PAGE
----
Correlation is not causation. The notion that there’s a single factor that controls any of these complex health issues is a fallacy, so looking for easy answers is not going to be enough. Remember that incomplete list of the different forms of health that I had at the top?

True health is going to be all of those things and more.

I’d personally consider these sorts of problems to be part of a complex, systemic failure of some sort. People are extremely resilient, so we’re capable of dealing with all kinds of adverse circumstances, like living in the city (which I do and have done for some time.)

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Ethnologist John B. Calhoun’s 1962 paper in Scientific American, Population Density and Social Pathology, suggested exactly what the title suggests- the more densely populated we get, the worse things become. This was of course a study on rats, so take your grain of salt. However, from what we know about Dunbar’s number, it makes some intuitive sense to consider that breaking the mental limit of normal relationships and interactions wouldn’t be ideal in any way.

To spare you a thousand more graphs and digressions, I’m going to make my general point:

I think we have come so far from a position of general health that effectively no one knows what it really looks like.

Consider the environment that humans evolved in: hunting and gathering, eating enough meat to make several species of megafauna extinct (pour one out for the mammoth, bro,) running animals to death, and living in small tribes.

Consider the extreme distance of our current environment from that one.

We’re so far removed from what we’re good at doing that we actually pathologize natural behaviors.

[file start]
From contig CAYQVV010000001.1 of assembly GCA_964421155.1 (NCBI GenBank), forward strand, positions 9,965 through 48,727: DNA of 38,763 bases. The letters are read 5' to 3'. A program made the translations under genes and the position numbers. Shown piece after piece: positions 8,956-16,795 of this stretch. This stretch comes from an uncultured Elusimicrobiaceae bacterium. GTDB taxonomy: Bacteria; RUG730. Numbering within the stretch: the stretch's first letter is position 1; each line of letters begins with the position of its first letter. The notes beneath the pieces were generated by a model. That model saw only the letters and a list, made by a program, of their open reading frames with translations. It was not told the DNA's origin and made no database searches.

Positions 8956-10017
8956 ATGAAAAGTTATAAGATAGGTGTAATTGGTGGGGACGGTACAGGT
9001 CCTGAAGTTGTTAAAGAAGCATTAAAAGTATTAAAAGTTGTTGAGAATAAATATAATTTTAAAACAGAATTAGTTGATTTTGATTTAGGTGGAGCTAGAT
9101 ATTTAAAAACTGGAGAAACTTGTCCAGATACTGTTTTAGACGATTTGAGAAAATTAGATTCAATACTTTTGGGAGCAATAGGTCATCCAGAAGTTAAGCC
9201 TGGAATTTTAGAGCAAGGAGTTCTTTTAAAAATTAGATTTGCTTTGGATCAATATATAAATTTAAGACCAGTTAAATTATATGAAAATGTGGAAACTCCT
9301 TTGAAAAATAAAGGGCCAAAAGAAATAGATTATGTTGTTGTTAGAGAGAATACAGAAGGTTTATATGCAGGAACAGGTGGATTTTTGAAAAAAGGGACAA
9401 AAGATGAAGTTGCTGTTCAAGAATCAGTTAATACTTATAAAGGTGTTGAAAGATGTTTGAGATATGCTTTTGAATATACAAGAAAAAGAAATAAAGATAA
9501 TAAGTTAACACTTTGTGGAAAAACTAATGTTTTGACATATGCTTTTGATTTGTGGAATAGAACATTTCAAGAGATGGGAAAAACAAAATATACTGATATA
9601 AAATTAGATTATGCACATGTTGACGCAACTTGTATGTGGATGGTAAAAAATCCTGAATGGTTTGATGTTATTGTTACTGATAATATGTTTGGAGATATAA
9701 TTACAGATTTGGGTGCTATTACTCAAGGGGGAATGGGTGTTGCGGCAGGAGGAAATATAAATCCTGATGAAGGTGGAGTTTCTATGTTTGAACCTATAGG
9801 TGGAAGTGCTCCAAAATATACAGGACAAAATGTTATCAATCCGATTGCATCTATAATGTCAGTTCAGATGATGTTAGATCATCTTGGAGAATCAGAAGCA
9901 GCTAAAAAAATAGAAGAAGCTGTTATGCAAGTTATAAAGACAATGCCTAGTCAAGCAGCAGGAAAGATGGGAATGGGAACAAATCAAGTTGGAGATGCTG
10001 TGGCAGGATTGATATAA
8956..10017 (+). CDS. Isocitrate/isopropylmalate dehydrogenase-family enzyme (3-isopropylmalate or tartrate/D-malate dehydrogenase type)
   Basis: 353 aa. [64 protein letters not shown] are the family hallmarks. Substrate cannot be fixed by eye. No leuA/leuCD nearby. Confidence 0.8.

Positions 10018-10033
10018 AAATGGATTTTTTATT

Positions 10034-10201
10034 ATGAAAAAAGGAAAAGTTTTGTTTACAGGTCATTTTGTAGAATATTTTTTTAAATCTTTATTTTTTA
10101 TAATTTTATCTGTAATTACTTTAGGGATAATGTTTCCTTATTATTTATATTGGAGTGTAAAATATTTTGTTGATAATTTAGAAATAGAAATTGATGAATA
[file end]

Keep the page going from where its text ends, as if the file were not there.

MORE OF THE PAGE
Which of the following sounds more reasonable?

-Children are born dysfunctional and should be given four kinds of amphetamines to fix them


-Children should spend their time running around and exploring the world around them

Which of the following sounds more reasonable?

-Large numbers of the adult population being physically unfit is a normal part of society


-Forcing kids to adopt a sedentary mode of operation early rather than spending time outdoors leads to myriad health problems later on.

I think you get where I’m going with this.


Here’s the takeaway:

One of the things I’ve spent a great deal of the past several years trying to determine is what genuine health looks like. This has taken me down several paths that many people have told me are insane, bizarre, or otherwise not normal, like not eating for 40 days, eating only meat, running a 50k, and plenty of other weird experiments. My goal has been to figure out how to heal myself and to hopefully gain some information in the process that can prove useful to anyone who doesn’t want to figure this all out the hard way like I have.

If the world is getting progressively more sick, it stands to reason that we should be doing the opposite of whatever the culture that made us unwell is advocating. I do not blame anyone for this, in fact, it’s just the nature of our limited perception in specialized fields combined with the enormity of the problem and bad incentive structures- the guy pushing the high-fructose corn syrup is getting paid to do it, so the likelihood of him realizing that it’s bad (and doing something about it) is quite low.

All we can do is educate ourselves, determine what we think health looks like (and I can’t even personally say that I know what that may be exactly, though I have a better idea than I did when I started down this path,) and seek to heal ourselves to the best of our abilities.

If we can do that, we’ll set the example for those around us.

Go forward and seek health.